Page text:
The NIS 2 Directive, Final Text

NIS 2 Directive, Preamble 1-10.


Having regard to the Treaty on the Functioning of the European Union, and in particular Article 114 thereof,

Having regard to the proposal from the European Commission,

After transmission of the draft legislative act to the national parliaments,

Having regard to the opinion of the European Central Bank,

Having regard to the opinion of the European Economic and Social Committee,

After consulting the Committee of the Regions,

Acting in accordance with the ordinary legislative procedure,


(1) Directive (EU) 2016/1148 of the European Parliament and the Council (4) aimed to build cybersecurity capabilities across the Union, mitigate threats to network and information systems used to provide essential services in key sectors and ensure the continuity of such services when facing incidents, thus contributing to the Union’s security and to the effective functioning of its economy and society.

(2) Since the entry into force of Directive (EU) 2016/1148, significant progress has been made in increasing the Union’s level of cyber resilience. The review of that Directive has shown that it has served as a catalyst for the institutional and regulatory approach to cybersecurity in the Union, paving the way for a significant change in mind-set.

That Directive has ensured the completion of national frameworks on the security of network and information systems by establishing national strategies on security of network and information systems and establishing national capabilities and by implementing regulatory measures covering essential infrastructures and entities identified by each Member State.

Directive (EU) 2016/1148 has also contributed to cooperation at Union level through the establishment of the Cooperation Group and the network of national computer security incident response teams. Notwithstanding those achievements, the review of Directive (EU) 2016/1148 has revealed inherent shortcomings that prevent it from addressing effectively current and emerging cybersecurity challenges.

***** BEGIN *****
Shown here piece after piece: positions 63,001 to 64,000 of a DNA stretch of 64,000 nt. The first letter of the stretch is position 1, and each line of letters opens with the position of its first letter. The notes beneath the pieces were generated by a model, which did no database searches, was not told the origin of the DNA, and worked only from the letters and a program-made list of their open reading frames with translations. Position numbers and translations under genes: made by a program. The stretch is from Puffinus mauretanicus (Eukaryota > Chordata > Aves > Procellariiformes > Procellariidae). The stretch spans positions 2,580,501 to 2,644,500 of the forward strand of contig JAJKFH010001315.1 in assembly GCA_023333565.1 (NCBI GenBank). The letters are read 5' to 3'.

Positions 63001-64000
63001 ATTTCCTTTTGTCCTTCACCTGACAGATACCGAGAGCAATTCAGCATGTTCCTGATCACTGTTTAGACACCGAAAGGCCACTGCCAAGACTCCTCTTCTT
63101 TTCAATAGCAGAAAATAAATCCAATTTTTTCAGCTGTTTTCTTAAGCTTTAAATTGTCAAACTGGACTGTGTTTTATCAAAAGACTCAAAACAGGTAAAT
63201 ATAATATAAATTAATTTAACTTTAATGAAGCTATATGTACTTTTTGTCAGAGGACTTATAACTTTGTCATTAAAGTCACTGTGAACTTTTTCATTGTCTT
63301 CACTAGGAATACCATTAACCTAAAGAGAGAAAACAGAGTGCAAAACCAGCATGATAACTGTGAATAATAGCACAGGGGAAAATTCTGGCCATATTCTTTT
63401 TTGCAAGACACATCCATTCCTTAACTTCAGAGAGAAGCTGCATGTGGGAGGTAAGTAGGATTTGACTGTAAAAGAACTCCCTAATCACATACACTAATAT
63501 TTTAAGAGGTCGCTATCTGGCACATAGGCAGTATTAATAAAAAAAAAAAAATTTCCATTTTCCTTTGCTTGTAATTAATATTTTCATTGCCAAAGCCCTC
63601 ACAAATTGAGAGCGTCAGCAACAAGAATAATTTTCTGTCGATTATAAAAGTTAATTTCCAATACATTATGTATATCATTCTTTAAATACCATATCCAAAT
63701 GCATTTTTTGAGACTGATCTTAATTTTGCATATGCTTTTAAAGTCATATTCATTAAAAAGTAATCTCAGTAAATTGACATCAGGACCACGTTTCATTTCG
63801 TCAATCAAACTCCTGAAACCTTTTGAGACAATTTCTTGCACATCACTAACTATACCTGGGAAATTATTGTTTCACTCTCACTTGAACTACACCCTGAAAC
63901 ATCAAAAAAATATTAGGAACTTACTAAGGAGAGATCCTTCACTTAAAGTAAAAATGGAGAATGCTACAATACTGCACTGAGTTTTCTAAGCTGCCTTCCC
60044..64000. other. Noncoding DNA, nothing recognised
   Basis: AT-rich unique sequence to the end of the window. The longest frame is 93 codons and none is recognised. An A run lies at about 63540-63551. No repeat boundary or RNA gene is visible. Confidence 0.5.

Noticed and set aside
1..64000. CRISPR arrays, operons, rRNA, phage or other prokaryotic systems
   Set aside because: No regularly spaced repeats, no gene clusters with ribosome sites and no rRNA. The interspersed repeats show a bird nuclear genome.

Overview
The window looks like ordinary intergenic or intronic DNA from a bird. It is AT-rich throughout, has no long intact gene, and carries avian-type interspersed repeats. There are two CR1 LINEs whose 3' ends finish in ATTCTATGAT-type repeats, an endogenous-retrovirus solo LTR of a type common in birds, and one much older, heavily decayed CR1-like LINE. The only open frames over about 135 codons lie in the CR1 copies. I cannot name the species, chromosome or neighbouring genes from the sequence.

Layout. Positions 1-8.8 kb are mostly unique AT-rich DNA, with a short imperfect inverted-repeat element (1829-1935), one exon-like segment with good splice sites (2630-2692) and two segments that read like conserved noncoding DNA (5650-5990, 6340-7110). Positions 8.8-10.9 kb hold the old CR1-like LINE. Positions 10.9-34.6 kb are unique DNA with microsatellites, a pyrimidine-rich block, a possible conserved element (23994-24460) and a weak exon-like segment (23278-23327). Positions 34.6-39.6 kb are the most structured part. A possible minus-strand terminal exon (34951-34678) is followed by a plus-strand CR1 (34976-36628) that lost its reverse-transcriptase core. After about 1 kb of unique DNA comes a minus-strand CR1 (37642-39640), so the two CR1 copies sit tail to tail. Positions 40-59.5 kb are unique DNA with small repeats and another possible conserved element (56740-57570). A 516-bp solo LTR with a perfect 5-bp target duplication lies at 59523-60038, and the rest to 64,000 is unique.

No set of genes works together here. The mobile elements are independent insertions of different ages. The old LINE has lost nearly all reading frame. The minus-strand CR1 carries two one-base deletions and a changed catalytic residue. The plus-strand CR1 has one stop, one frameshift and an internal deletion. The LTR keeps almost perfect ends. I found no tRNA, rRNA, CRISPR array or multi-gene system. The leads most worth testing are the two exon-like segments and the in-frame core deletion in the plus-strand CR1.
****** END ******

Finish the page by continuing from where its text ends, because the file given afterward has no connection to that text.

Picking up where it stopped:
(3) Network and information systems have developed into a central feature of everyday life with the speedy digital transformation and interconnectedness of society, including in cross-border exchanges. That development has led to an expansion of the cyber threat landscape, bringing about new challenges, which require adapted, coordinated and innovative responses in all Member States.

The number, magnitude, sophistication, frequency and impact of incidents are increasing, and present a major threat to the functioning of network and information systems. As a result, incidents can impede the pursuit of economic activities in the internal market, generate financial loss, undermine user confidence and cause major damage to the Union’s economy and society.

Cybersecurity preparedness and effectiveness are therefore now more essential than ever to the proper functioning of the internal market. Moreover, cybersecurity is a key enabler for many critical sectors to successfully embrace the digital transformation and to fully grasp the economic, social and sustainable benefits of digitalisation.

(4) The legal basis of Directive (EU) 2016/1148 was Article 114 of the Treaty on the Functioning of the European Union (TFEU), the objective of which is the establishment and functioning of the internal market by enhancing measures for the approximation of national rules. The cybersecurity requirements imposed on entities providing services or carrying out activities which are economically significant vary considerably among Member States in terms of type of requirement, their level of detail and the method of supervision. Those disparities entail additional costs and create difficulties for entities that offer goods or services across borders.